Miki Ando: Good luck!

Noritake Kinashi: We'll return it, we'll return it!

Shinji Yoshino (Announcer): Mao Asada's serve!

Nobunari Oda: Good luck!

Miki Ando: Good luck!

Takaaki Ishibashi: Mao, you're Omron?

Miki Ando: You should bewilder them.

Mao Asada: Hello.

Tunnels: Hello.

Shinji Yoshino (Announcer): It's served! They return it--Kinashi also returns it, Asada--this is out!

Figure Skating Team: Nice try, nice try, nice try.

Miki Ando: It's okay, it's okay.

Shinji Yoshino (Announcer): Now it's becoming a good match!

Nobunari Oda, Takahiko Kozuka: It's okay, it's okay.

Miki Ando: Your smile, don't forget your smile!

Shinji Yoshino (Announcer): Now, it's Asada's serve.

Shuzo Matsuoka: Mao-chan, this is it.

Takaaki Ishibashi: Is your sister doing well?

Mao Asada: Yes.

Shinji Yoshino (Announcer): Now, will Mao-chan's serve...?

Mao Asada: She's there, she's over there.

Noritake Kinashi: Your sister came?

Mao Asada: She's back there. Over there.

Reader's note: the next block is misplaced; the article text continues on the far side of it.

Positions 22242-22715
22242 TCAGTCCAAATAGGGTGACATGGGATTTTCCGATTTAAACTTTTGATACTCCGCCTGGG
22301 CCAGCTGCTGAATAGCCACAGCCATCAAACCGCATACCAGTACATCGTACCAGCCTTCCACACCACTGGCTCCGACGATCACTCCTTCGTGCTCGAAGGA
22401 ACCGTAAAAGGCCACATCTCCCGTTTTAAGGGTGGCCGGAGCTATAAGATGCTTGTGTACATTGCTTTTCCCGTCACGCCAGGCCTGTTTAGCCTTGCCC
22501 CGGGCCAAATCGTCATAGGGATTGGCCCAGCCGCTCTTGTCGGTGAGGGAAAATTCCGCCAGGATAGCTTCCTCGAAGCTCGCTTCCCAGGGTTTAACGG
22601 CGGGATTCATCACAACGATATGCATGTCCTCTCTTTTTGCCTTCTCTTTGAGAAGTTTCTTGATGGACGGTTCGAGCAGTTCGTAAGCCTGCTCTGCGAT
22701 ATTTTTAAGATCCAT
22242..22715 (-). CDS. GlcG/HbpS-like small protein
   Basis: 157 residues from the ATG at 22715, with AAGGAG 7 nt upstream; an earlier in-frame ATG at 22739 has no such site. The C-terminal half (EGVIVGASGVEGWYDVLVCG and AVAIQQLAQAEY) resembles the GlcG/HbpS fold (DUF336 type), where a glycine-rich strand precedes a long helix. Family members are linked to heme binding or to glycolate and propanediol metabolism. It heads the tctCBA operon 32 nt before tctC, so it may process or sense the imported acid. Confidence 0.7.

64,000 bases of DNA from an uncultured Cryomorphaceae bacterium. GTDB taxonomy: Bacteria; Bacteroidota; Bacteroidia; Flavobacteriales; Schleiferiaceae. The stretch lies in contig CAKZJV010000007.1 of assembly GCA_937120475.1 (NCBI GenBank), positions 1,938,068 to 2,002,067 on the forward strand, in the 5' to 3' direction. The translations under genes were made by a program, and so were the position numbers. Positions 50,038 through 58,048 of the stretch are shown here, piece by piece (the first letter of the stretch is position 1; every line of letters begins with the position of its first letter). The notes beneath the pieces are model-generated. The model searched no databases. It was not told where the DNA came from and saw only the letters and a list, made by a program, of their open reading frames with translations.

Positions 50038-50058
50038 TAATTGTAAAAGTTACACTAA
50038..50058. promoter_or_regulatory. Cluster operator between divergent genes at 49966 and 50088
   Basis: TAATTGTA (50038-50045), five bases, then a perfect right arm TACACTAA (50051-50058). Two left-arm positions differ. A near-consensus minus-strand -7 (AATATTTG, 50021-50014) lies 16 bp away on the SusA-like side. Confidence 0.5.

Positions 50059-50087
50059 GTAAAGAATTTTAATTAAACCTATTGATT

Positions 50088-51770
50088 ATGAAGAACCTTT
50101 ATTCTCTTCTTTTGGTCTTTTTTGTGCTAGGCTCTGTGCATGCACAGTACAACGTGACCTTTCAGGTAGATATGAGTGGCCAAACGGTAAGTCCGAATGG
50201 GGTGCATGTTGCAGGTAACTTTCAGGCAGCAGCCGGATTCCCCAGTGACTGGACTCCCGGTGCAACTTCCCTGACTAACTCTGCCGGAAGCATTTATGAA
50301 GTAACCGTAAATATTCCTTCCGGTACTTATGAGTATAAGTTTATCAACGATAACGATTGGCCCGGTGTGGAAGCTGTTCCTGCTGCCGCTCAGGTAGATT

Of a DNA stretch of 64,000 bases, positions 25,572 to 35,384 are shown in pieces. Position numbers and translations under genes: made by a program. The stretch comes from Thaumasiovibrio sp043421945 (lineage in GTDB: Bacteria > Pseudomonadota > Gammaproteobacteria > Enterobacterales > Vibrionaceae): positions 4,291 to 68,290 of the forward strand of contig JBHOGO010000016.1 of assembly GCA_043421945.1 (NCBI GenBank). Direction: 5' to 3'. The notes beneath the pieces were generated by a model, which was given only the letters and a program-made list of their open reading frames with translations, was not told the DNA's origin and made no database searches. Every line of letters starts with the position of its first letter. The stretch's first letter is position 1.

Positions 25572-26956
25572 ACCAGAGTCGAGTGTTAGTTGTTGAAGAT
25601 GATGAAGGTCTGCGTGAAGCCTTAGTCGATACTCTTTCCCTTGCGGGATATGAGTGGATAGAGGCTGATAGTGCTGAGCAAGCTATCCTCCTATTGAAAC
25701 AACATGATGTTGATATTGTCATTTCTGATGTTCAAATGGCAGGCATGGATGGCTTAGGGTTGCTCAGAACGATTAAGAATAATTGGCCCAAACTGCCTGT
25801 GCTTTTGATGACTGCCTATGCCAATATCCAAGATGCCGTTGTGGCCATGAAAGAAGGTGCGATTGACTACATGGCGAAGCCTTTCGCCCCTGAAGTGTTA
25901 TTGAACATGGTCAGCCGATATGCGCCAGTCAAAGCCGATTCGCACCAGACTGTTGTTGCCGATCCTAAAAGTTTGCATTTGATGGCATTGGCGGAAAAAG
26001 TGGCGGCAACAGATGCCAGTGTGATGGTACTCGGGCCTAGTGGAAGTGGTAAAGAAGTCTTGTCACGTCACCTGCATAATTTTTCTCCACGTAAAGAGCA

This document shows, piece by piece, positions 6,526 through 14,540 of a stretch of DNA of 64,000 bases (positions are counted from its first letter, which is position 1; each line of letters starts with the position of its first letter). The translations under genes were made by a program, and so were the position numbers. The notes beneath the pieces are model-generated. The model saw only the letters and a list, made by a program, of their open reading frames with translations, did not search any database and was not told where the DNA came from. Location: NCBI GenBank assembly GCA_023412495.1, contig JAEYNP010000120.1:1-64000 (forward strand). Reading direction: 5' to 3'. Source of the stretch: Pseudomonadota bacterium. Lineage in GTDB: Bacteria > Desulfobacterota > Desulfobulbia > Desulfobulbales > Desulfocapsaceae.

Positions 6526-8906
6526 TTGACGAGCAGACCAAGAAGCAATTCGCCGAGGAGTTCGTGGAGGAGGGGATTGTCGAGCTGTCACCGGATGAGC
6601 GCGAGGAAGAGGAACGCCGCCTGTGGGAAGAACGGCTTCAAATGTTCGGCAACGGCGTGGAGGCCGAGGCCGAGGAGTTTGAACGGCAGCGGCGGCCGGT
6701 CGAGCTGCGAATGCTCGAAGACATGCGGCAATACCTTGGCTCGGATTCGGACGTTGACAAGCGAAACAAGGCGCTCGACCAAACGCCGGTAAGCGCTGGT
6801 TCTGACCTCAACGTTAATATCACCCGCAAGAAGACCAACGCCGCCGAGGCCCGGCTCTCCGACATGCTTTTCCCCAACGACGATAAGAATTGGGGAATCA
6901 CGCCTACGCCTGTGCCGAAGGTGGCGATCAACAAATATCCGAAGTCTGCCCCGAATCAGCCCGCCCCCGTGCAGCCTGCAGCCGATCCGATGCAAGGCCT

Noritake Kinashi: Your sister--

Takaaki Ishibashi: Where is your sister?

Mao Asada: She's sitting in the back over there.

Takaaki Ishibashi: Sitting?

(Mao Asada serves)

Shinji Yoshino (Announcer): Whoa, now it's Asada's surprise attack! Takahashi also returns--and a misfire from Kinashi! Now this is a bad miss for the Tunnels!

Narrator: From the start of this match, unbelievable strange play from the "Kings of Ping-Pong of the Entertainment World." Kinashi hit the ball not with his racquet, but with his thumb!

Shuzo Matsuoka: This is a bit of a surprise--what is this, nervousness?

Noritake Kinashi: Hah, I wonder if maybe the ball hitting my thumb came from nervousness!

Shuzo Matsuoka: Wow.

Shinji Yoshino (Announcer): The figure skating team has a two-point lead! Can the Tunnels recover from Kinashi's mistake? Ishibashi's serve! Ishibashi, an unbelievable mistake on serve! Instead of recovering from Kinashi's mistake, he widened the point gap.